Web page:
A disabled player exception can be granted when an NBA team has a player go down with an injury deemed to be season-ending. The exception gives the club some additional spending flexibility, functioning almost as a cross between a traded player exception and a mid-level exception.
We go into more detail on who qualifies for disabled player exceptions and how exactly they work in our glossary entry on the subject. But essentially, a DPE gives a team the opportunity to add an injury replacement by either signing a player to a one-year contract, trading for a player in the final year of his contract, or placing a waiver claim on a player in the final year of his contract.
Because the rules related to disable player exceptions are somewhat restrictive and the exceptions themselves often aren’t worth a lot, they often simply expire without being used. Still, it’s worth keeping an eye on which disabled player exceptions have been granted, just in case.
We’ll use this space to break down the teams with disabled player exceptions available for the 2020/21 league year, updating it as the season progresses if more teams are granted DPEs and/or to indicate which ones have been used.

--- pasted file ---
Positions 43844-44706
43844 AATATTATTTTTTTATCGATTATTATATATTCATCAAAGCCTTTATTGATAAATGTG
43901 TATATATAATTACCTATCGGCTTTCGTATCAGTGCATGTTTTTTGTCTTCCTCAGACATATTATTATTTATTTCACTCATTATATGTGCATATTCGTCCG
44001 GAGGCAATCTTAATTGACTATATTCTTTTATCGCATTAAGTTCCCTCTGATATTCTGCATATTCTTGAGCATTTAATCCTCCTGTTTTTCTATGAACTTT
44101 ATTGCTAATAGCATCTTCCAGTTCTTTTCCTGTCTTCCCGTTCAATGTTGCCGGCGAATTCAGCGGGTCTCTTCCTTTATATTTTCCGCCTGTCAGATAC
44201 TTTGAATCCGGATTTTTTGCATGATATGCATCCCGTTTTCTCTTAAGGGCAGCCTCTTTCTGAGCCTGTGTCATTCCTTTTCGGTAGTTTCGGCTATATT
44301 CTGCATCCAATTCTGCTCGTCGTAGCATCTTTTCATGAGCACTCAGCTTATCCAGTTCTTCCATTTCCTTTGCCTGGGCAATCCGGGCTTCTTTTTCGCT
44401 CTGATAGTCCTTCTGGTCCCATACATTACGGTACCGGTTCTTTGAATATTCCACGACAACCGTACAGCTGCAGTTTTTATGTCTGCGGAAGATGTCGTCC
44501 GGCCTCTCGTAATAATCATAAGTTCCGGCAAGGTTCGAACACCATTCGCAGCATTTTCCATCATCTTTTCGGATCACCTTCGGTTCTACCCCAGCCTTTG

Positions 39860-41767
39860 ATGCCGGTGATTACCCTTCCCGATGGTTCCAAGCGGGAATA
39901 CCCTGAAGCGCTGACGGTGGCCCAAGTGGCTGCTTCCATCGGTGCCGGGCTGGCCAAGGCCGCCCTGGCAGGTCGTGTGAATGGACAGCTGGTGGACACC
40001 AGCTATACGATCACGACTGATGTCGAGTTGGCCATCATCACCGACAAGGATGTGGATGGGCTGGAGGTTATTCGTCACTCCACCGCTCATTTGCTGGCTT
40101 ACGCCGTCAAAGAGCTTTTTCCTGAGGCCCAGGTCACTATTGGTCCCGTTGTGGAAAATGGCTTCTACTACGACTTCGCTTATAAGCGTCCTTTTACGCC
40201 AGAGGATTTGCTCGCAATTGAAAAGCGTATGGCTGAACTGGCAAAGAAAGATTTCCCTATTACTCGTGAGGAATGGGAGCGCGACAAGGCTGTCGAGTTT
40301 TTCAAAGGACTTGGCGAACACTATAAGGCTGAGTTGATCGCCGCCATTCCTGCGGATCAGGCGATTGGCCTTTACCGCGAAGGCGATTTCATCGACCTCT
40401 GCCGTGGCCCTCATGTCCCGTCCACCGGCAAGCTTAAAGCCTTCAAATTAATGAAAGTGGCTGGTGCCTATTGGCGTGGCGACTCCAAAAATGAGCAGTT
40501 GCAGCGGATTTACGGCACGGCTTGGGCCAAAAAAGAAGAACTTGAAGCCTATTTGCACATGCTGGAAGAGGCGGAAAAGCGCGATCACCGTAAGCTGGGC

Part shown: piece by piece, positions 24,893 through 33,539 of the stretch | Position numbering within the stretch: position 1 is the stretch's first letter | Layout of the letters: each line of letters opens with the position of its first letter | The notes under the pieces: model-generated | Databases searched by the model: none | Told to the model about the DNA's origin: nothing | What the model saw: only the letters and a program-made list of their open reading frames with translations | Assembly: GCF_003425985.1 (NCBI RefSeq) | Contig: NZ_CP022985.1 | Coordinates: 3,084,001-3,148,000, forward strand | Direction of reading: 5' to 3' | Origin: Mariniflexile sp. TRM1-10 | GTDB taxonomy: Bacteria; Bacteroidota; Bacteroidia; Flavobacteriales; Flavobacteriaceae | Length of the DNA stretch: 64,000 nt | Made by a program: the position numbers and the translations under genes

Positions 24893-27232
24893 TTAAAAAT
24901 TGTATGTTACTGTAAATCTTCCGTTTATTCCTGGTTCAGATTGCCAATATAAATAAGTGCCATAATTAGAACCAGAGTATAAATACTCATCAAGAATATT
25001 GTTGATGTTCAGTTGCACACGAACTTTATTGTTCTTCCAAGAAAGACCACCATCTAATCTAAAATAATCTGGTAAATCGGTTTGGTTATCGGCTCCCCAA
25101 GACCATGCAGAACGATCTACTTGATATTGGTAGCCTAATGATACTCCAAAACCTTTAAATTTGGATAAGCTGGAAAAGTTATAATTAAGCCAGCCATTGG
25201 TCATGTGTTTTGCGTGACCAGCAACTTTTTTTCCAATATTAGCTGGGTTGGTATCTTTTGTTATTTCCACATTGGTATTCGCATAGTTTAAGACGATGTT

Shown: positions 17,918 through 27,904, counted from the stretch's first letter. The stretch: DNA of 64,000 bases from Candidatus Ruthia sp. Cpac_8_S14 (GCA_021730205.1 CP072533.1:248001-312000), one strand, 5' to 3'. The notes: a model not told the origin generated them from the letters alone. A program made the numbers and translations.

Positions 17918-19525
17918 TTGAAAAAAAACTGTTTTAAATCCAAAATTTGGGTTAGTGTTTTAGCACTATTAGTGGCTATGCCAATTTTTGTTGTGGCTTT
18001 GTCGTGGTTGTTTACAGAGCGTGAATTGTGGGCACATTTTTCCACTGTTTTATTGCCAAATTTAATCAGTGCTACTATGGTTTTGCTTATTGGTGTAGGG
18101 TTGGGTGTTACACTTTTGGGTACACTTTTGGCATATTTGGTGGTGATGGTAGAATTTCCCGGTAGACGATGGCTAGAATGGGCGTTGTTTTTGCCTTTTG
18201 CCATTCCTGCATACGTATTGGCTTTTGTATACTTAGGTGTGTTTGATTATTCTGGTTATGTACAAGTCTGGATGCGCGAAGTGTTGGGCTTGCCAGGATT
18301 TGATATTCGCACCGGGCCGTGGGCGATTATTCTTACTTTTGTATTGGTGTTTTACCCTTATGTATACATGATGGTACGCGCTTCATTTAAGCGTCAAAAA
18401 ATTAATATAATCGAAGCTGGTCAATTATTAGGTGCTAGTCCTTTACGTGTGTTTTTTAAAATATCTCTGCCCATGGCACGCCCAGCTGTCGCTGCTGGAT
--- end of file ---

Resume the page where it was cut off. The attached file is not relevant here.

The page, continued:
Teams have until March 3 to apply for a disabled player exception and until April 19 to actually use them.
Here’s the list so far:
Teams that have been granted disabled player exceptions:
The Warriors were granted a disabled player exception following Thompson’s season-ending Achilles tear. Because his salary exceeds $35MM+, Golden State’s exception is worth the amount of the mid-level exception. However, it remains to be seen how enthusiastic the team will be to use it. The Warriors, who are way over the luxury tax line, already project to have the NBA’s most expensive roster in 2020/21.
Brooklyn received a disabled player exception after Dinwiddie underwent ACL reconstruction surgery. Like the Warriors, the Nets project to have a significant luxury tax bill at the end of the 2020/21 season, so they’ll be careful about using their disabled player exception. Since Brooklyn still has its full taxpayer mid-level exception, the DPE could be more useful on the trade market.
Orlando’s application for a disabled player exception was approved following Isaac’s torn ACL, which will keep him sidelined for all of 2020/21. The Magic aren’t far from the tax line and their DPE is only worth about $3.7MM, half of Isaac’s $7.4MM salary. That will limit their options as they consider whether or not to use it.
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